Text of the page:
Badass Ladies of History: bell hooks

bell hooks is such a badass, she spells her name in lowercase. She’s such a badass, she can talk across social movements, connecting them and finding where we can all work together for a more critical, democratic manner of thinking. She also so badass, we call her a Badass Lady of History even though she’s still making history!

bell hooks is a prolific writer who has managed to push her writing outside of the highbrow and into how people talk about politics. She is best known for troubling the waters of feminism by adding to that school of thought musings on class, race, and gender. What’s important about bell hooks’ work is that she believes in the interconnectedness of the systems that oppress, what she often calls the “White Supremacist Capitalist Patriarchy.”

Born Gloria Watkins in 1952 in Hopkinsville, Kentucky, hooks takes her pen name to honor her grandmother. Raised in a working class family and spending her early education in segregated schools, hooks received her BA in 1973 from Stanford, her MA in 1976 from the University of Wisconsin, and her PhD in 1983 from the University of California, Santa Cruz.

hooks’ first book, Ain’t I a Woman: Black Women and Feminism (1981), established several of her intellectual goals, including her interest in racism within feminism, black women’s role in feminism, the devaluation of black womanhood, and the impact of sexism on black women during slavery. Essentially, every discussion you’ve ever had in the feminist blogosphere about how feminism is sometimes racist is firmly rooted in hooks’ work.

Despite her criticism of feminism, hooks identifies as a feminist. One of the reasons that she supports feminism is that she sees no hierarchy of oppression and would like feminism to work together with other movements (and vice versa). hooks find much of the fault in feminism with its definition as seeking equal status with men. Why, hooks wonders, would all women want this when they recognize that some men are also oppressed by the systems that bind us. This is why she defines feminism thusly: “Feminism is the struggle to end sexist oppression. Its aim is not to benefit solely any specific group of women, any particular race or class of women. It does not privilege women over men. It has the power to transform meaningfully all our lives.” In other words, we must look at the system more broadly if we are to overcome oppression in all of its nasty forms, including the oppression brought upon men and women by sexist and racist systems.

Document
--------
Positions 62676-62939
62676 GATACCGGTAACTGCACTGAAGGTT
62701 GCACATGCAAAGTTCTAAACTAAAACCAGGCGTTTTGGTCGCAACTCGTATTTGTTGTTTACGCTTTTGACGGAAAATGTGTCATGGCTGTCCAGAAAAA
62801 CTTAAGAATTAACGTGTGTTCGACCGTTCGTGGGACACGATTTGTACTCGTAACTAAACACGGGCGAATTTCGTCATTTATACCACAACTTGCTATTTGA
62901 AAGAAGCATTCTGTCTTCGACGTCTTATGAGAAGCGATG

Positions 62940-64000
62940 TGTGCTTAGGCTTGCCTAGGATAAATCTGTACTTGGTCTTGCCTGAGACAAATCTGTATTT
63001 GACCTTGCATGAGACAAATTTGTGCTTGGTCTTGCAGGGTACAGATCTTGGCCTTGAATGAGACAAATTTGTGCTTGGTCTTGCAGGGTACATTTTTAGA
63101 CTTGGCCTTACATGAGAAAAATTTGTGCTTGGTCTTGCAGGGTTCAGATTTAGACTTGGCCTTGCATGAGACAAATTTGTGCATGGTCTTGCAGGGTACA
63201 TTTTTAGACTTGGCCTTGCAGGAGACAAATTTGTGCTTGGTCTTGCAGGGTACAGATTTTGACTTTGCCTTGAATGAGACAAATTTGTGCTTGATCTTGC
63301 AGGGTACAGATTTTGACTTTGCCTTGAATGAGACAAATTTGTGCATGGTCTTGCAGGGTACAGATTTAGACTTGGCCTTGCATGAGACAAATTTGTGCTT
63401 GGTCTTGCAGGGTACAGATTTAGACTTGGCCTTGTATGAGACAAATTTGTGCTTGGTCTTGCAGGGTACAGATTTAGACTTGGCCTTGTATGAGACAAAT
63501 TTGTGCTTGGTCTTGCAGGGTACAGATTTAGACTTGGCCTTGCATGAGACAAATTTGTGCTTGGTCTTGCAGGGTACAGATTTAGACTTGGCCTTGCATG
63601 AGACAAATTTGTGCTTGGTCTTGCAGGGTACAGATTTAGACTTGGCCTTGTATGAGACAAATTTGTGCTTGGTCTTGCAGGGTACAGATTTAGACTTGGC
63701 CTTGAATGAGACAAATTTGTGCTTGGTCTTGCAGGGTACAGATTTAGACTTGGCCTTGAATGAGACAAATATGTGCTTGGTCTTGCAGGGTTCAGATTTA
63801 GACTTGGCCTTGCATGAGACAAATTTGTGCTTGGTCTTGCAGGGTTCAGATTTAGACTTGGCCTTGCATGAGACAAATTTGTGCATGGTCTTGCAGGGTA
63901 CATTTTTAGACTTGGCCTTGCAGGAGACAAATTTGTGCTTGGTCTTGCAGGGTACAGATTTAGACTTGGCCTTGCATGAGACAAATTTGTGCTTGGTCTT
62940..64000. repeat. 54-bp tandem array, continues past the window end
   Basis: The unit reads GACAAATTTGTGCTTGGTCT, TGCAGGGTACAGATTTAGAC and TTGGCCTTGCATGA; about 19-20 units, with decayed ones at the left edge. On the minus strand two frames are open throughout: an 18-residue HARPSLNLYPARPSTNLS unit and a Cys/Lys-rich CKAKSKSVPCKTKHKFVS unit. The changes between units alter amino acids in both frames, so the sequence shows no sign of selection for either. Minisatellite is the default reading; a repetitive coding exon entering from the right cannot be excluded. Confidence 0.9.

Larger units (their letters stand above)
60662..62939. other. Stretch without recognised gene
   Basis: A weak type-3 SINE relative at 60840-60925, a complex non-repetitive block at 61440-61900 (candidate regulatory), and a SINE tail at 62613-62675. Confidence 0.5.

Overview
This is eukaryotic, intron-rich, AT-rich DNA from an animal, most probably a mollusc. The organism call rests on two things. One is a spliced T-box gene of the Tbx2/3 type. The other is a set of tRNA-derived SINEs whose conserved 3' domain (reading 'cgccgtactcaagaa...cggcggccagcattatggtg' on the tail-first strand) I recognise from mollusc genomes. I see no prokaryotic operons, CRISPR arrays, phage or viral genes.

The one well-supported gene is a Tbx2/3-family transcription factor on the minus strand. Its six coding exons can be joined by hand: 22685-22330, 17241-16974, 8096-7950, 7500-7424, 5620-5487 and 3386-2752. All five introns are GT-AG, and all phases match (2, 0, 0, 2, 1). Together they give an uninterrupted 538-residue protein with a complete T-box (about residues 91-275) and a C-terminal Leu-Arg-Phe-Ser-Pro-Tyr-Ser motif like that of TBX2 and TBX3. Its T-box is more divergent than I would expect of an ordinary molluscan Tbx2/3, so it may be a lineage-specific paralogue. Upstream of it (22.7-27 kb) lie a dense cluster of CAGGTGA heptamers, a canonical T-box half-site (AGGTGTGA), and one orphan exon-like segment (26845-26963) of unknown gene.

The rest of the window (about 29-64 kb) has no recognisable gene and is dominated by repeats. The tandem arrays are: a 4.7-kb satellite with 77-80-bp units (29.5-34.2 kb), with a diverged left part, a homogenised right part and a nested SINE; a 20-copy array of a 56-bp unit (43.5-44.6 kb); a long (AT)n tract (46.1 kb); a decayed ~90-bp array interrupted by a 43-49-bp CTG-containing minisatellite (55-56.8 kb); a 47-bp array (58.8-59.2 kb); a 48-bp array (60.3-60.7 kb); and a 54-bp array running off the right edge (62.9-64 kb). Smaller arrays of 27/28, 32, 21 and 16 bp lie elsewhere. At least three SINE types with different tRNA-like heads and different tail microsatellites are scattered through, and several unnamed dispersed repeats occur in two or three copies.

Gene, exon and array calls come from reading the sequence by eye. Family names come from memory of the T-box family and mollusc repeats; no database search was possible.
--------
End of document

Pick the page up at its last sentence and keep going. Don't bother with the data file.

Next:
Thinking about education is central to hooks’ thinking, and she laid out many of her perspectives in Teaching to Transgress (1994). As the title suggests, hooks encourages students to disobey, and not in the sense that they talk back, but in the sense that they challenge how they are defined within the White Supremacist Capitalist Patriarchy. Her teaching philosophy is very much about educating students to discover themselves in education.

Connected to her interest in education is her criticism of mass media. She is particularly critical of television, arguing in her book Teaching Community: A Pedagogy of Hope that, “No one, no matter how intelligent and skilful at critical thinking, is protected against the subliminal suggestions that imprint themselves on our unconscious brain if we are watching hours and hours of television.” She encourages individuals to puruse alternative ways of thinking than what the mass media represents, and find education and literacy to be a key component of this path.

hooks is a badass because she has managed to get people talking about feminism in unique ways that have an impact on the movement and on pop culture. What’s more, she has impacted how we think about education. Have you read your bell hooks today?

By [E] Sally Lawton

My food groups are cheese, bacon, and hot tea. I like studying cities and playing with my cat, Buffy.

4 replies on “Badass Ladies of History: bell hooks”

bell hooks is just such a fucking badass. She’s one of those people who puts complex, nuanced ideas very simply and explains them so well that you wonder how it couldn’t have occurred to you before – I really admire that, and I think it’s something that feminist theory (definitely academic feminist theory) needs more of. She came to my undergrad college my junior year and I got to escort her to a lunch discussion; I got so excited and flustered that I promptly took her to the wrong room, fangirling all the while.

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